Father's Day 2013
It’s been said that a young boy’s first hero is his father. In most cases, I think that’s true. But I can only speak from experience. When we were much younger, before we went off to grammar school, a day seemed to last a lifetime rather than whiz by as they do now.
A good part of those long early 1950s weekdays was spent at play – and waiting for dad to come home from work so we could do what dads and sons do together. He’d putter around in the garage or fix things, and I’d be the apprentice with lots of questions. So many questions that my grandfather nicknamed me “Questions.” Or I’d hang around the volunteer fire station with Dad as he did what needed to be done in our village in upstate New York.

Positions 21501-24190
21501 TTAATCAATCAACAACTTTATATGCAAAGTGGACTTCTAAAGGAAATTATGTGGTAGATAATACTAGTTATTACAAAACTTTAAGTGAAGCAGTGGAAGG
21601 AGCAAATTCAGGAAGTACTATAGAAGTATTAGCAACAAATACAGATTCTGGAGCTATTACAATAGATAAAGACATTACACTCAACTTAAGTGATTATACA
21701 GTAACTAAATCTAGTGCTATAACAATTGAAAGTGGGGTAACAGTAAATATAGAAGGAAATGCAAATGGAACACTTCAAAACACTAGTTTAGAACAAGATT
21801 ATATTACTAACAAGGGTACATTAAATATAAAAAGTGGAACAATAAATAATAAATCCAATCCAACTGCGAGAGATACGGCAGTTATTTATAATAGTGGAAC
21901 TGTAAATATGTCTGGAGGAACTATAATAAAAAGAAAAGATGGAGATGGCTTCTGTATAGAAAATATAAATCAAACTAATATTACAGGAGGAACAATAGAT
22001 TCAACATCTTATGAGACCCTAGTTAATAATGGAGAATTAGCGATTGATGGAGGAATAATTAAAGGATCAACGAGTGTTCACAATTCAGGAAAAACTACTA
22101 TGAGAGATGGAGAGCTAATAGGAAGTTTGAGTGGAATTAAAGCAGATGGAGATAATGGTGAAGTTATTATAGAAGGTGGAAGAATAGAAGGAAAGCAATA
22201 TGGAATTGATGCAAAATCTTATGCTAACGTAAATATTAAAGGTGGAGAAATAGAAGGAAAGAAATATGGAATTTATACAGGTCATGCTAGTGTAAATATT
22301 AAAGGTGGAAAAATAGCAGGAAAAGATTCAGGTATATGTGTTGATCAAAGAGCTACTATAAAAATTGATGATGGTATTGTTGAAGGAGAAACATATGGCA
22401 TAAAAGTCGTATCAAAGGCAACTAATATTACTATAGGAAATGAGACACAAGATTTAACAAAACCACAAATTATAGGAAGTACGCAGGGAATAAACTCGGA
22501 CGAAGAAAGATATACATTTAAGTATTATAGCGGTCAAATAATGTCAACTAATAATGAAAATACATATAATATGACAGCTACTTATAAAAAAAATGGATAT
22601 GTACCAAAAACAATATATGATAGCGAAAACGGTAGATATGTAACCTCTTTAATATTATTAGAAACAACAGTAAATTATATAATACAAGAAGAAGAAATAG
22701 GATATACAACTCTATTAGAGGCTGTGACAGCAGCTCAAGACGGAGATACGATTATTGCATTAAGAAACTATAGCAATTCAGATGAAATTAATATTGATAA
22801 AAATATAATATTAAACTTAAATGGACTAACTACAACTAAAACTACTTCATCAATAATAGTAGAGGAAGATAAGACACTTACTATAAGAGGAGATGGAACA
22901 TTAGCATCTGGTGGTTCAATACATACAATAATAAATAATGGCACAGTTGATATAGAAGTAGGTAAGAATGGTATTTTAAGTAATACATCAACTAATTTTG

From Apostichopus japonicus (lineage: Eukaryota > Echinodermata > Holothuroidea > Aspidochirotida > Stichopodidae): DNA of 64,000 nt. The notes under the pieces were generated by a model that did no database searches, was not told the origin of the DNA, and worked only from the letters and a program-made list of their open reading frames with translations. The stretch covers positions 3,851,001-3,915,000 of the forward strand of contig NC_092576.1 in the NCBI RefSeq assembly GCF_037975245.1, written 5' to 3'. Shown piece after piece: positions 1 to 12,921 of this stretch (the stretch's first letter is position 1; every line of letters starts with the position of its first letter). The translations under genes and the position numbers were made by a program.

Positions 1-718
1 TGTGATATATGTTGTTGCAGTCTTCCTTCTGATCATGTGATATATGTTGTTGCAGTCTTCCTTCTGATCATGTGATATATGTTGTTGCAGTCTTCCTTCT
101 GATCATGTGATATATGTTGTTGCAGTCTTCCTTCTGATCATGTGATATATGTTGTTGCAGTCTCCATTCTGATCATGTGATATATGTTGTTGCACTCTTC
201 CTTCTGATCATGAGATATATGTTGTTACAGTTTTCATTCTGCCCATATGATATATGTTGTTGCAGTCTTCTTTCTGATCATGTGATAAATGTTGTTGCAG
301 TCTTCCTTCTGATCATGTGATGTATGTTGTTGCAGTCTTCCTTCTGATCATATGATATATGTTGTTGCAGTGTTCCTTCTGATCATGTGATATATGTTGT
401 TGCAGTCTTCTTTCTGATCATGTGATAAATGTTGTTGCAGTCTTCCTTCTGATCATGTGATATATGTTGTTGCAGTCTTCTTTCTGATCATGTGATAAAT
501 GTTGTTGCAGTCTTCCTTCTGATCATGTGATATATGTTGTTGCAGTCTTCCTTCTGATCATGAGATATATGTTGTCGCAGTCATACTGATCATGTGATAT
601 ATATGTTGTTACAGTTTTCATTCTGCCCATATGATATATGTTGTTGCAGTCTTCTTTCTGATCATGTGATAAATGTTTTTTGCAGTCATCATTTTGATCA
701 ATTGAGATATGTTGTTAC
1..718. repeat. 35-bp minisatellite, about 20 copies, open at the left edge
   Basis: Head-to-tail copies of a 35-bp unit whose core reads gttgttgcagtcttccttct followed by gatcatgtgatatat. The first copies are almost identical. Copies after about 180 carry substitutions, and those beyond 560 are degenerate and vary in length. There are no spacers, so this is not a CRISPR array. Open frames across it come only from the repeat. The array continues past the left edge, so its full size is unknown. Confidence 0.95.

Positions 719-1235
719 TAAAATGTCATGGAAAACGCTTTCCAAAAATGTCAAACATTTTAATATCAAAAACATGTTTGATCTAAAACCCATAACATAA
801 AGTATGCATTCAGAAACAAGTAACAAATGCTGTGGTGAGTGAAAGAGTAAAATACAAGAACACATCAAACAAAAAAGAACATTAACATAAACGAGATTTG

One Saturday, he introduced me to what became a lifelong love of freshwater fishing. We caught a 14-inch rainbow trout that morning. Actually, he caught it – but he told everyone else that I was the lucky angler. Dad was like that. But I was luckier than he knew.
He was a man of few words – but spoke volumes through his everyday examples of how to live a life. Work hard, support and nurture your family, enjoy your friends, stretch your creativity and interests…. and seize every opportunity to travel – with Mom. (They made it to all 50 states).
That was Dad. And I thank him again for those lessons.
Ken: I'm just reading this today, so my belated condolences on the loss of your dad.ReplyDelete
A beautifully-written tribute - concise, but filled with all the essential elements of his character; I almost felt like I knew him after reading it.
A very nice piece; he'd be proud.